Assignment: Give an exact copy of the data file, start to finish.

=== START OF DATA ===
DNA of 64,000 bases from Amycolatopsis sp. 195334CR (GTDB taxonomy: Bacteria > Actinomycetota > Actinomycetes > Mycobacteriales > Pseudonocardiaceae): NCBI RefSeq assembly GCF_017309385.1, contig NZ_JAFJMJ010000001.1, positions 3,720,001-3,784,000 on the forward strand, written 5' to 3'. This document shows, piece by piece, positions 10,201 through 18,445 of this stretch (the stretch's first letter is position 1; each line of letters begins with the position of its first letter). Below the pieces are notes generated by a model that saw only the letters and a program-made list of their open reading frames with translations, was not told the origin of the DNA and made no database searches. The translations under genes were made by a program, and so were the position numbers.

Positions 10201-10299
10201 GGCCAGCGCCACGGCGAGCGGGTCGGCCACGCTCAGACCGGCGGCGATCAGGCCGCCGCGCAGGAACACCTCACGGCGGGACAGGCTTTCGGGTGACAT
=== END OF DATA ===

DNA of 64,000 bases from Amycolatopsis sp. 195334CR (GTDB taxonomy: Bacteria > Actinomycetota > Actinomycetes > Mycobacteriales > Pseudonocardiaceae): NCBI RefSeq assembly GCF_017309385.1, contig NZ_JAFJMJ010000001.1, positions 3,720,001-3,784,000 on the forward strand, written 5' to 3'. This document shows, piece by piece, positions 10,201 through 18,445 of this stretch (the stretch's first letter is position 1; each line of letters begins with the position of its first letter). Below the pieces are notes generated by a model that saw only the letters and a program-made list of their open reading frames with translations, was not told the origin of the DNA and made no database searches. The translations under genes were made by a program, and so were the position numbers.

Positions 10201-10299
10201 GGCCAGCGCCACGGCGAGCGGGTCGGCCACGCTCAGACCGGCGGCGATCAGGCCGCCGCGCAGGAACACCTCACGGCGGGACAGGCTTTCGGGTGACAT